Welcome to the second part of our latest blog. In this instalment, we discuss some more actions you can take to get the best out of your manager, and to help them get the best out of you. If you happened upon this blog and have not yet read part one, you can find a link to it at the bottom of this page.
If you've got a problem with them, talk to them about it first
Any relationship has its ups and downs and our relationship with our manager is no different. But in the event of a falling-out, respect your manager enough to give them a chance to understand how you feel and to resolve the issue with you before you share your frustrations with others.
We all feel betrayed when our relationship problems become everyone else's news before we've had a chance to resolve them. Trust is the single most important currency you have with your manager, and it's hard to rebuild it once lost.
Don't be shy about your expertise
Your manager does not know everything. Don't mistake their seniority for expertise.
If they're at all sensible, your manager hired you because you're better than they are at something. Unless you're right at the start of your career (and not always even then) you've likely been hired because your knowledge and skills can contribute to an overall effort.
So without being arrogant or patronising about it, give your manager the insight they want and need from you. In a similar vein, if you bring fresh ideas and a different perspective to the table, or have a passion for something that could benefit the team (for example, technology or social media) tell your manager.
Choose your time and place
Not everyone appreciates being "called out" in a meeting, so if you know that your boss is wrong about something, create a respectful, one-to-one forum where you can communicate this to them in a professional way. A good manager will listen to you, but if they still persist in pursuing a path you don't think is the best option, it's still your job to back them up (within reason!).
It's important to pick your battles. The more you get to know your manager, the more likely you are to learn when their mind is set on a course, or when you may be able to suggest a different tack.
If you're not sure, say so
Be honest about the limits of your knowledge while making it clear that you're open to learning more. Don't take it personally when your manager discusses your areas for improvement with you; their manager is having the same conversation with them, and we all have areas for improvement. The key is in whether you treat these as opportunities to improve or as a problem to hide or avoid.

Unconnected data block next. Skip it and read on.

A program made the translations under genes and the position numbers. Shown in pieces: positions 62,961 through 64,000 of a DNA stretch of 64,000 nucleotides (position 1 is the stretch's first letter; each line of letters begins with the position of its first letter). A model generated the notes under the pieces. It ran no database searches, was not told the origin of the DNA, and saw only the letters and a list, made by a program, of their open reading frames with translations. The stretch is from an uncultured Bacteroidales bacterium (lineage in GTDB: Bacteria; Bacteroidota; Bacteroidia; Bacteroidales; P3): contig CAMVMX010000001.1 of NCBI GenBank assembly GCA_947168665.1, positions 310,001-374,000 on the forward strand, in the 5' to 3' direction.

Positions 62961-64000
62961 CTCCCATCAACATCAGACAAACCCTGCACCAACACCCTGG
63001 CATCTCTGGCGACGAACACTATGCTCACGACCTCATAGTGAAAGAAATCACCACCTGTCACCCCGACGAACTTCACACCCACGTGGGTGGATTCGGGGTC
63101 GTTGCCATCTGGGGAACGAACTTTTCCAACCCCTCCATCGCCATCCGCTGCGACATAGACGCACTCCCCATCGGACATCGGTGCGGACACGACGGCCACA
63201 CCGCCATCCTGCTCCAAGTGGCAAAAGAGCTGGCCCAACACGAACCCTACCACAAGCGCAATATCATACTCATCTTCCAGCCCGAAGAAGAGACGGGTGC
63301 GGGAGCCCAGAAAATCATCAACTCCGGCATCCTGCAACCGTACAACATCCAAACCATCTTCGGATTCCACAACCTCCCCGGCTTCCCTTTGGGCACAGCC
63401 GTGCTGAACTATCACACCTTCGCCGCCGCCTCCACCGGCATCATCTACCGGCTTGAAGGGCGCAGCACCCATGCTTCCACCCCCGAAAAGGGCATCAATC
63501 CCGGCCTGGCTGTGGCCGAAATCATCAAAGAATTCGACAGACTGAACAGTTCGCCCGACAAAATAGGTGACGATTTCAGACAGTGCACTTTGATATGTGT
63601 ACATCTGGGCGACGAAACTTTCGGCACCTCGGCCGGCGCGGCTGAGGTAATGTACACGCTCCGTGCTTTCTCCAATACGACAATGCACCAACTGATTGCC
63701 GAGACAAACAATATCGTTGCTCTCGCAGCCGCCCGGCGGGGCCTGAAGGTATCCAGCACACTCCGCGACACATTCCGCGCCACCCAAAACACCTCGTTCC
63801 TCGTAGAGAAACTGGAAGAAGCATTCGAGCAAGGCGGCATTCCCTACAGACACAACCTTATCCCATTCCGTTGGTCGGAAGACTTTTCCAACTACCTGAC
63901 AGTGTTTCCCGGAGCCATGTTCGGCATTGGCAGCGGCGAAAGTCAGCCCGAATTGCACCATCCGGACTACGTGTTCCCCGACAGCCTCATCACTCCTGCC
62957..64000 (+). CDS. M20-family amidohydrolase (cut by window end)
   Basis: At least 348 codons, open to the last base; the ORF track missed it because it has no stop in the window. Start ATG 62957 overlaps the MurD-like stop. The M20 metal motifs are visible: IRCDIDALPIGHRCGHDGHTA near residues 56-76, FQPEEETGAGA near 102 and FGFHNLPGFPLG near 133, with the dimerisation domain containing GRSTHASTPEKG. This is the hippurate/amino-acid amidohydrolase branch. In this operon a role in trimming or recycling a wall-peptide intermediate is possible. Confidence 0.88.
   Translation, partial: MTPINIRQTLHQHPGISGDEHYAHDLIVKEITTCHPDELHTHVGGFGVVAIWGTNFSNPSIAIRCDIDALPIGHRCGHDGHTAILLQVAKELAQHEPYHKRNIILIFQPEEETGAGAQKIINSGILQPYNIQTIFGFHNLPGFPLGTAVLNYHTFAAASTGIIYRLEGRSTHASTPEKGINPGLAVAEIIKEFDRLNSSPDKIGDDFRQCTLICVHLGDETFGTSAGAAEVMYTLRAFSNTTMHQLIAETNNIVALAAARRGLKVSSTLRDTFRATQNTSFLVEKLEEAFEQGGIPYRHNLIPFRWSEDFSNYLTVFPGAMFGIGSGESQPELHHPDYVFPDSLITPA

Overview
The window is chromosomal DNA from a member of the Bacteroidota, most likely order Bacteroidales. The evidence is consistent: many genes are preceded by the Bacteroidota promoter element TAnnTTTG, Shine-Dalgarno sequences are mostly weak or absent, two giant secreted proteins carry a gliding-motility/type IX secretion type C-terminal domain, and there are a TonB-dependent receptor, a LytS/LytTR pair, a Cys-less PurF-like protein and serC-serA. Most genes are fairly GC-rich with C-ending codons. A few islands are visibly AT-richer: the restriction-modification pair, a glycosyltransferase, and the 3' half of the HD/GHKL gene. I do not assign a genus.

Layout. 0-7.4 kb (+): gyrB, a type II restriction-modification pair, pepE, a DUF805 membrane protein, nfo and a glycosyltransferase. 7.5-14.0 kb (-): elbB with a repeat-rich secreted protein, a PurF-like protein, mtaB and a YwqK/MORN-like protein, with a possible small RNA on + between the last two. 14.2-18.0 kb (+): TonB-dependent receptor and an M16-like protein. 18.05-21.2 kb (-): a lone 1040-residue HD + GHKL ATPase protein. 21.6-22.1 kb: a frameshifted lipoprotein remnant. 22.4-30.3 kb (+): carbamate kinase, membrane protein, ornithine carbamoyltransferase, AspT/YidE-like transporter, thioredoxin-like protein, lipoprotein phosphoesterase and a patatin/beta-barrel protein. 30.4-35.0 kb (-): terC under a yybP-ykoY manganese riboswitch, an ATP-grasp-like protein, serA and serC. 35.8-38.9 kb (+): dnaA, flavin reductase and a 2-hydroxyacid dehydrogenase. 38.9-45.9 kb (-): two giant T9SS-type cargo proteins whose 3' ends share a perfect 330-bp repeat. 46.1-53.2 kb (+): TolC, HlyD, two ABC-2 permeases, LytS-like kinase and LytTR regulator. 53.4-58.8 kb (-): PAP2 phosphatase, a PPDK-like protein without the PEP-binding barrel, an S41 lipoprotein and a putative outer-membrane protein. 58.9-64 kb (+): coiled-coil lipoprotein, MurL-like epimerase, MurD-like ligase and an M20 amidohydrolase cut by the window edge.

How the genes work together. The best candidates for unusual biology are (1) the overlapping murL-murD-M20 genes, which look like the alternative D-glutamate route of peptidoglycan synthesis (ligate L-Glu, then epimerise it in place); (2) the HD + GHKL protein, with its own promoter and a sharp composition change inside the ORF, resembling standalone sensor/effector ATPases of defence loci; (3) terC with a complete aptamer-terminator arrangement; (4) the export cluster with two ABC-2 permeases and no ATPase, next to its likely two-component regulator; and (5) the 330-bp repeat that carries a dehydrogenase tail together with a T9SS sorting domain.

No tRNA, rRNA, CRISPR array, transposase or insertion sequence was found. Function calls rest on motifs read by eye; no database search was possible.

Communicate without anger
I'm willing to bet most of us have regrets about things we've said in anger when we could instead have slept on it, taken a walk to cool off, thought about how we want to communicate, and then done so in a more professional manner.
This is true of how you speak to your manager. They will empathise more, and be far more able to work with you on a resolution, if you articulate your problems in a calm and collected way. This can include requests for a pay rise or further training. A meeting about what you need to do to earn a pay rise is much better than an emotional plea for one because you feel you deserve it or your rent has increased, or because you're incensed that your team mate has just (mistakenly) shared their much higher salary with you.
Bring a solutions-based approach to problems
One sure-fire way to win your manager's good favour is to suggest solutions to problems rather than simply complain about them. In fact, if you repeatedly do this, you could well find yourself being asked to take on more, create a task force to tackle an issue and so on – perhaps even leading to a promotion. Provided you still manage your day job well, of course!
Exhibit these qualities...
To paraphrase a piece that I've seen on various LinkedIn accounts and in blogs and articles over the years, things that require no real talent include:
Being on time
Willingness to learn
Good work ethic
Positive body language
If you exhibit all of these, you've got a very good chance of being a great employee, and of getting the best out of your manager, because you'll be giving them all the things they need from you.
I must make a special reference to timekeeping. Being late just isn't on. Sometimes it's unavoidable, but repeat offenders shouldn't be surprised if they get short shrift from their manager, because lateness sends out a message to the team that you don't really care.
Know when to quit
You can't win them all. If you feel you're being managed badly, are getting nowhere despite your best efforts, or are trying your hardest with your manager but still feel frustrated and unappreciated to the point where it's keeping you awake at night, maybe it's time to move on.
After all, a poor relationship with our manager is one of the most common reasons why people leave a job, just as a great one probably keeps a lot of people in a job they could otherwise happily leave.
And on that note, coming soon to this site is a blog about how to know when you're being managed well. So watch this space!
- Helen Floor, Managing Director, 1-1 Recruitment
Read part 1 of this blog here